Afterwards, we were extended free reign of the house, the still darkened rooms roped off but allowing us to peer into its depths. After some adjustment to the lack of light, a movement was detected and with prolonged consideration determined that the would be “ghost” was a person in period guise staged to give us a fright. It might have worked but we wondered how the lady in the dark could possibly read her book as she gently turned the pages.
Upstairs in the nursery, the ghosts of children past played with antique dolls in utter silence. Two were playing patty cake in slow motion as though immersed in a murky sea while chanting in such a low tone as to render the rhyme inaudible. Very creepy. Small black hooded figures sat perfectly still alongside the more distinguishable human (?) forms.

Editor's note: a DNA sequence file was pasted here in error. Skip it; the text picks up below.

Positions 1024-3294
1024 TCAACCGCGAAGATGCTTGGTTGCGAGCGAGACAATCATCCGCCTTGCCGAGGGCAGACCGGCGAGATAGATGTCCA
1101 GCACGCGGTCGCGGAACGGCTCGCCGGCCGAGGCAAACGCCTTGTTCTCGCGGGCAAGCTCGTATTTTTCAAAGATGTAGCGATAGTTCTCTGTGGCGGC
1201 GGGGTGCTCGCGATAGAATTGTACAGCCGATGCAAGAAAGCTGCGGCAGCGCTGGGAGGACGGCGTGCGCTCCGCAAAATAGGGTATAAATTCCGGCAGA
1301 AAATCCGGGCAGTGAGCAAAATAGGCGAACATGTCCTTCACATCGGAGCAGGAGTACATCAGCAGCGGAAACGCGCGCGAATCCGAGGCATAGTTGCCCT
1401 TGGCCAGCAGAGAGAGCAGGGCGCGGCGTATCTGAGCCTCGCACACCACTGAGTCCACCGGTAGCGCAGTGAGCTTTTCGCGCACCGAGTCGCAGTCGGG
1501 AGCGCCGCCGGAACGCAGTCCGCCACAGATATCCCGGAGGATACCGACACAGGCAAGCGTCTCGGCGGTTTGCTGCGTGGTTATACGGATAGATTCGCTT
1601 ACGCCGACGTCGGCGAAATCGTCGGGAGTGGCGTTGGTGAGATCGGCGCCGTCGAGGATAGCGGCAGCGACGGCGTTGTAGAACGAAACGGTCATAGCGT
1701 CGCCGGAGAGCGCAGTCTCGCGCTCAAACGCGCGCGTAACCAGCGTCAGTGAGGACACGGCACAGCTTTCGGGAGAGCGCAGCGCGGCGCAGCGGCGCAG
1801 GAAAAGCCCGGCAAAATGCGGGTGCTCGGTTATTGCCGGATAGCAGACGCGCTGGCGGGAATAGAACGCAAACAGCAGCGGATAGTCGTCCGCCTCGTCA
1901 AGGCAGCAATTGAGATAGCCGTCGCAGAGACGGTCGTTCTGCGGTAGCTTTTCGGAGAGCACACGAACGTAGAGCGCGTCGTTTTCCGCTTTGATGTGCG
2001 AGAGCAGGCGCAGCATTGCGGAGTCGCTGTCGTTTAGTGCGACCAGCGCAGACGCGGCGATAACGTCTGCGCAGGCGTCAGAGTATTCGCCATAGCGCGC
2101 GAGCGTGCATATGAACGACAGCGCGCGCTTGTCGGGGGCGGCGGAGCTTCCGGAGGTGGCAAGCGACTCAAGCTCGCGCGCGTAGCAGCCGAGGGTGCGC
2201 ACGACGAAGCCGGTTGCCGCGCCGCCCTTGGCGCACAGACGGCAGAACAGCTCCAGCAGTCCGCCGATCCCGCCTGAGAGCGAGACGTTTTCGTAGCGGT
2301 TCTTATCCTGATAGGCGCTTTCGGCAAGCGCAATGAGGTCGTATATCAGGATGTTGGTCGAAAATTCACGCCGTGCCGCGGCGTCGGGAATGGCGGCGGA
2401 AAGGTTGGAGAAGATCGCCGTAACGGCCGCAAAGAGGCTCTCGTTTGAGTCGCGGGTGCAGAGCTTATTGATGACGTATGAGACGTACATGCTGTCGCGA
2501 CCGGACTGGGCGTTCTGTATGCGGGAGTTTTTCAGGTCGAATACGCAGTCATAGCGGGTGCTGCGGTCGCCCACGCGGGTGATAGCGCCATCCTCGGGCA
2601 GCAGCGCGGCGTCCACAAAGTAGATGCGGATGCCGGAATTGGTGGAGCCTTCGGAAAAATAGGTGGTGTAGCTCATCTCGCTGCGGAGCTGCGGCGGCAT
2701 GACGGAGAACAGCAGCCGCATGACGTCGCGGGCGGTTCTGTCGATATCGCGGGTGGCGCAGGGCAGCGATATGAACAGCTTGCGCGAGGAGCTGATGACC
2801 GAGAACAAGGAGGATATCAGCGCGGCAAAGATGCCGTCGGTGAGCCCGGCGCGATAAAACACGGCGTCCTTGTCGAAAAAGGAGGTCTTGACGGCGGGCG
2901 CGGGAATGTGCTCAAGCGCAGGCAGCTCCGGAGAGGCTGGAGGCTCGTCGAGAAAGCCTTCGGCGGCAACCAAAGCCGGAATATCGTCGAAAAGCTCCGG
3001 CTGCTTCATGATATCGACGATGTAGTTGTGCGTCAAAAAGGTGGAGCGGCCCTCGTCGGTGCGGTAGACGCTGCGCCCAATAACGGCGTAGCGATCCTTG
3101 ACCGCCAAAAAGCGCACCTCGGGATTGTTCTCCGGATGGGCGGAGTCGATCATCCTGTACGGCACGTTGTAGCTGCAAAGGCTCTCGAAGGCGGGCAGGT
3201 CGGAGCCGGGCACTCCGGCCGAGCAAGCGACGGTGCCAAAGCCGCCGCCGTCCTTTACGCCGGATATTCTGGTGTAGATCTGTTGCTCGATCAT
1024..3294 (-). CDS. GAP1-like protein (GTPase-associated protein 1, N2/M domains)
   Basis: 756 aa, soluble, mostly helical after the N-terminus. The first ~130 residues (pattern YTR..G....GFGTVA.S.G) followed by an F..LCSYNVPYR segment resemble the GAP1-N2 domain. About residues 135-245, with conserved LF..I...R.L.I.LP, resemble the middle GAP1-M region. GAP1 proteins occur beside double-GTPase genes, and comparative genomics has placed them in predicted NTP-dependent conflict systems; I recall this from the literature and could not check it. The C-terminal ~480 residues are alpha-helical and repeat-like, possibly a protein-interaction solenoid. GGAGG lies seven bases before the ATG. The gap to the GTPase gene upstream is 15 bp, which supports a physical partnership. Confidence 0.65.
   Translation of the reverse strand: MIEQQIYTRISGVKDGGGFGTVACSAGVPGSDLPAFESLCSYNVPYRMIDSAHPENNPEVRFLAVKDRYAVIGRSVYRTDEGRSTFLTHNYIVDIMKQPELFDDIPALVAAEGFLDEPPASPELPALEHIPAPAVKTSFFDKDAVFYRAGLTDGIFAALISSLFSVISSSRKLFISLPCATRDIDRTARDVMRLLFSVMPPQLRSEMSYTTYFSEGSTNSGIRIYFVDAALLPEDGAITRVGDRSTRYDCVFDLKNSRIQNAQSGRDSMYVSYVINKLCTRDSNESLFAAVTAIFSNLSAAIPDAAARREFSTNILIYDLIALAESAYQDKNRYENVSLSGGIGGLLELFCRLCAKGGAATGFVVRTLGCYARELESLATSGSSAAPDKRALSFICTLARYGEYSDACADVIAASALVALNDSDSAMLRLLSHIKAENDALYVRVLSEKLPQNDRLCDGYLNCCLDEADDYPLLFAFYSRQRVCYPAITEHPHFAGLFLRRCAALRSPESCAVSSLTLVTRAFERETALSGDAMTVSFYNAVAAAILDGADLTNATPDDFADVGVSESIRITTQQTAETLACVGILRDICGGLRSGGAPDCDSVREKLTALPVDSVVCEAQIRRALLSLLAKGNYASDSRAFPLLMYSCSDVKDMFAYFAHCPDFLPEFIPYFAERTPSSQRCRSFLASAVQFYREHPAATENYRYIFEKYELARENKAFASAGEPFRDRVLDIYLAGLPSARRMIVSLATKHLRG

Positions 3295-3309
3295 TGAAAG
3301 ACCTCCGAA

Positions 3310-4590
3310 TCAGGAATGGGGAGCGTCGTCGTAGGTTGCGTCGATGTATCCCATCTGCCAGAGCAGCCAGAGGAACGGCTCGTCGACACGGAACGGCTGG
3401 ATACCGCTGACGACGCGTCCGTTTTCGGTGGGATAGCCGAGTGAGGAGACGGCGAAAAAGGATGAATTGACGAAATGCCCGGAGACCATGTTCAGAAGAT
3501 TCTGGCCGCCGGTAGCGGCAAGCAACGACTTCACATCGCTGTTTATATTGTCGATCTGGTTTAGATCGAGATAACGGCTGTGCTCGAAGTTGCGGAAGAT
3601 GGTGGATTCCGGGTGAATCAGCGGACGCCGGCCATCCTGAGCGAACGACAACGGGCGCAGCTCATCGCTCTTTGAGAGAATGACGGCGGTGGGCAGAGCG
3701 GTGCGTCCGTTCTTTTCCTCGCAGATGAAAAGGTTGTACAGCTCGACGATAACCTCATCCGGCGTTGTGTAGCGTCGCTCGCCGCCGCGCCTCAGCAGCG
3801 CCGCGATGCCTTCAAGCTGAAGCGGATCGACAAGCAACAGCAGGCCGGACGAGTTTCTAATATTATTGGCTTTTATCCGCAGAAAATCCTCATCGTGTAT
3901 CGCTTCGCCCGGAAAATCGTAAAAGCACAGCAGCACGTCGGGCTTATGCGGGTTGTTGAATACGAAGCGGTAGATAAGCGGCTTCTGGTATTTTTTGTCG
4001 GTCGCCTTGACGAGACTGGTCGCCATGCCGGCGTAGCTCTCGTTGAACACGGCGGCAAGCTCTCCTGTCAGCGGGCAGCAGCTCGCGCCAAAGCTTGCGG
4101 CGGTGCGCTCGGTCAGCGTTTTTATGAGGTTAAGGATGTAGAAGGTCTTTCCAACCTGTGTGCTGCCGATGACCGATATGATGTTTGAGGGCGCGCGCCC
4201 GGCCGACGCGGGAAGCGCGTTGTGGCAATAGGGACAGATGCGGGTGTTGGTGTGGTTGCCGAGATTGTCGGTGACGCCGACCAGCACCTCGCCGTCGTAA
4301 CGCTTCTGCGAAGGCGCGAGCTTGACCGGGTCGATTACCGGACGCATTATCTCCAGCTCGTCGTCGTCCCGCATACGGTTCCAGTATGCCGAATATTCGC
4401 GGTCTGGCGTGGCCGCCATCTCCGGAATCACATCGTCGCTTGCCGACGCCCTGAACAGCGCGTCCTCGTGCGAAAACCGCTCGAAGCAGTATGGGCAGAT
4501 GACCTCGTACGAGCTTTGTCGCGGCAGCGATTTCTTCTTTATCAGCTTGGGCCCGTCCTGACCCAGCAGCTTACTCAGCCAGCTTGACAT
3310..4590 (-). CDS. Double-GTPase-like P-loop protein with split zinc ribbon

In another bedroom, a woman sat rocking in the dark contemplating her non existence, while a front bedchamber was apparently empty of anyone but for a breath of wind moving the canopy that draped to the floor. I checked but no window was open, yet the motion repeated itself every few seconds like clockwork. Aha! I found the fan I was looking for off to one corner of the room. Nice prop. But later, upon complimenting this act of deception, I was assured they had simply forgotten to turn it off. Very effective nonetheless.
We ended our night with a reading by a kindly gentleman in an exotic version of a Dixie Cup hat embellished with a tassel who saw me as a gardener in his crystal ball. I hate gardening but didn’t have the heart to let on. I do love gardens though, so maybe he was half right. Perhaps next year he’ll see me for the writer I like to believe I am, or at the very least, writing in a garden.
Thanks to everyone at Raynham Hall for another imaginative Halloween event. The black hooded boy was spied by Michael through a crack in the door eating a cookie in a brightly lit back room. It’s comforting to know that even in the netherworld they take time out for a cookie now and again.